vs

Which message is delivered faster?

But seriously, one of the problems is, that admitting that you are wrong, is really painful for some people and they will put into use all tricks of cognitive dissonance to remain in the "right".

Ironically I think the first picture depicts perfectly how many people must feel about my articles...

I hope people read this and think about it. I have nothing more to add right now, other than I agree with the major points. Resteemed and Tweeted.

Yeaaa... at first I thought it was too long but then I read it and could relate to it
During my first year in school.. I was taught fallacies.. distinguishing between vital information and cover story... this goes a long way to show that I didn't learn In vain

Thanks a lot for the support, @kenny-crane. I really appreciate it :-)

Waw!!!! This is the best article I have read so far.... So rich In information. Painstakingly written and well organised. You are a genius in the making....beautiful post. I really loved reading through it, I can confidently say I am more enriched with more knowledge, thanks to you. Wonderful masterpiece!

Very great post.
That a news is widely circulated often makes people believe its true.
No way of scientifically identifying fake news from genuine ones but we should always try to screen what we hear before believing.

@irime, this is a great, fun read, as always. I definitely have family members who live and die based on the meme news they receive on Facebook. It's funny, there are all of the tells you point out here, including a host of logical fallacies - but it always strikes me, for the craziest ones, that the big giveaway isn't just "wait, this is batshit crazy."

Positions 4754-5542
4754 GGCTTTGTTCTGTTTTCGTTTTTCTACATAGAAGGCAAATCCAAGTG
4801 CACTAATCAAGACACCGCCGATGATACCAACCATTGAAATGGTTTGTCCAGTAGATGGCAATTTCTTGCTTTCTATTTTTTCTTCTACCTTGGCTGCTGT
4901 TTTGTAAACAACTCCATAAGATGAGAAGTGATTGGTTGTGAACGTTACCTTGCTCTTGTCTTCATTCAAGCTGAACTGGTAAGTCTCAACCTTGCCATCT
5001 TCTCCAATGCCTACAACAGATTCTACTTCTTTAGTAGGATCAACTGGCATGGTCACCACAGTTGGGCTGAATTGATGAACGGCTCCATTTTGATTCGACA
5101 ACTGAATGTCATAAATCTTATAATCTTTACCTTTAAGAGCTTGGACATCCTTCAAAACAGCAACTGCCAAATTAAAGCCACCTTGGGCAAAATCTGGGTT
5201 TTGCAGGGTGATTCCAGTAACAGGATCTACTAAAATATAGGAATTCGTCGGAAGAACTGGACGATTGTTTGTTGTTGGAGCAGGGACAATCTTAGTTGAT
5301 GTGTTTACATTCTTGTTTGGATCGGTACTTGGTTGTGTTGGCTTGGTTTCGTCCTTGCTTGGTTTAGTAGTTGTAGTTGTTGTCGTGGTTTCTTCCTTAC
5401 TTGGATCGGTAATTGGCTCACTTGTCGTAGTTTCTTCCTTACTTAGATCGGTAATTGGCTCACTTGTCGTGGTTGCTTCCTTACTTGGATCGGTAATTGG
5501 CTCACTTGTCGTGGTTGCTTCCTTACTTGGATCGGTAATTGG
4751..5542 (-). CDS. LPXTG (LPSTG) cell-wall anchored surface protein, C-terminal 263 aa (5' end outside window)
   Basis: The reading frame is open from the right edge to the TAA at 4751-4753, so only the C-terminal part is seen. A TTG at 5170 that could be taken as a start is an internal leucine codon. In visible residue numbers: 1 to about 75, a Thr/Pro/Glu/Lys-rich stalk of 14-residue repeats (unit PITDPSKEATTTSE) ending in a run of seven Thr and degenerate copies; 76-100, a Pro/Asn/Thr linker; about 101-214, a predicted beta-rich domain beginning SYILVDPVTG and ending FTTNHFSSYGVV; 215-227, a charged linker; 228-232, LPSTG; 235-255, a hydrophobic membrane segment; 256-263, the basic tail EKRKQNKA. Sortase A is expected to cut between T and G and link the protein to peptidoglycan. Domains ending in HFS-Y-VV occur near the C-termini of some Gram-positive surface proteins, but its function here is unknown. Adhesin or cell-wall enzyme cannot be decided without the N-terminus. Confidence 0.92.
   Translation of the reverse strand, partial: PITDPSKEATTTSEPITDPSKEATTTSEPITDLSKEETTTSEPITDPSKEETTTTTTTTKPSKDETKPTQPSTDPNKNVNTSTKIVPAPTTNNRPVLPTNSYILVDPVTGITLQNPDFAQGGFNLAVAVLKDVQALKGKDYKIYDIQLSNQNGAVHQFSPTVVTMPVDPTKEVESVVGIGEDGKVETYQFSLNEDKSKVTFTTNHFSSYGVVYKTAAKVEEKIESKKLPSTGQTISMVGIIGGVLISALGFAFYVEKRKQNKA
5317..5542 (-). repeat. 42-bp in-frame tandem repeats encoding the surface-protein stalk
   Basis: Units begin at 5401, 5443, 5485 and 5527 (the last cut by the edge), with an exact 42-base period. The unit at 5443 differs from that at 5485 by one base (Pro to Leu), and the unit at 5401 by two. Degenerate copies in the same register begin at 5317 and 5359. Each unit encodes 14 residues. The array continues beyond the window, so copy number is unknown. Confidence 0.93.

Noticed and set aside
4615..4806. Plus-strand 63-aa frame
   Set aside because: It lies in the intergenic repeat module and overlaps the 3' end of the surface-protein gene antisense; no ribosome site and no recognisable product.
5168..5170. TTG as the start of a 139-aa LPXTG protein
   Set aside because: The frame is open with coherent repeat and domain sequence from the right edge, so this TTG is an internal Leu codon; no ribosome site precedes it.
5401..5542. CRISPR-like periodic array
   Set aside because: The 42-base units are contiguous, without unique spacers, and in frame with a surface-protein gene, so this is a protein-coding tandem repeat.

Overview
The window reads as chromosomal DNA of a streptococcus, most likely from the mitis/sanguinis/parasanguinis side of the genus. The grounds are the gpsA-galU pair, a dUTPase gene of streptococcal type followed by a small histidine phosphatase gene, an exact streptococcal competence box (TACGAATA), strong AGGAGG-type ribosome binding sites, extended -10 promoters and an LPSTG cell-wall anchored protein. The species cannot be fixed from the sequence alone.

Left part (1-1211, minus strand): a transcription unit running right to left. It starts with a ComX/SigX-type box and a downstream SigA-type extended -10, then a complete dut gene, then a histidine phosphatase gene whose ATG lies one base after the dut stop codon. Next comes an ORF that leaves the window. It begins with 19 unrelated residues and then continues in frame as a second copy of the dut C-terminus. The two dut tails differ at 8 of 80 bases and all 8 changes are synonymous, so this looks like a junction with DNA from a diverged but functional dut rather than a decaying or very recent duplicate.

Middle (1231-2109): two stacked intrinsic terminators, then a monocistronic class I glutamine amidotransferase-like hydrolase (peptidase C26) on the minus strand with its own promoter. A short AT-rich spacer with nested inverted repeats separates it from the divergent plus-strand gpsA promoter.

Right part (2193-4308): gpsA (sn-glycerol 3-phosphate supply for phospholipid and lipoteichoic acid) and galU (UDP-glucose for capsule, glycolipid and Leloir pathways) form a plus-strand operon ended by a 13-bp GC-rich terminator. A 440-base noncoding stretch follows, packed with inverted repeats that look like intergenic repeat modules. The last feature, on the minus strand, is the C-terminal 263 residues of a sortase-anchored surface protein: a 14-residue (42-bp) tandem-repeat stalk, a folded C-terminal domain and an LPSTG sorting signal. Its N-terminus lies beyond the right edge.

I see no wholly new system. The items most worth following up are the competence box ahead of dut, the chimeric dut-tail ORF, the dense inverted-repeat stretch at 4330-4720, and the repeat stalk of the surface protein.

Having said that, I'm always worried that I am susceptible to, and heaven forfend, responsible for, a different type of misinformation - the good faith, but ultimately incorrect reporter.

That's part of the reason I'm so big on disclaimers for my mycology posts for example - I really try to thoroughly inform myself before I make any statement of fact - but at the end of the day I'm just a bozo on the internet without any specialized training beyond auto-didactic study. And as much I think there's value in solo learning, I also see how the internet enables a different kind of ignorance in that regard - possibly even a more insidious ignorance than Facebook news.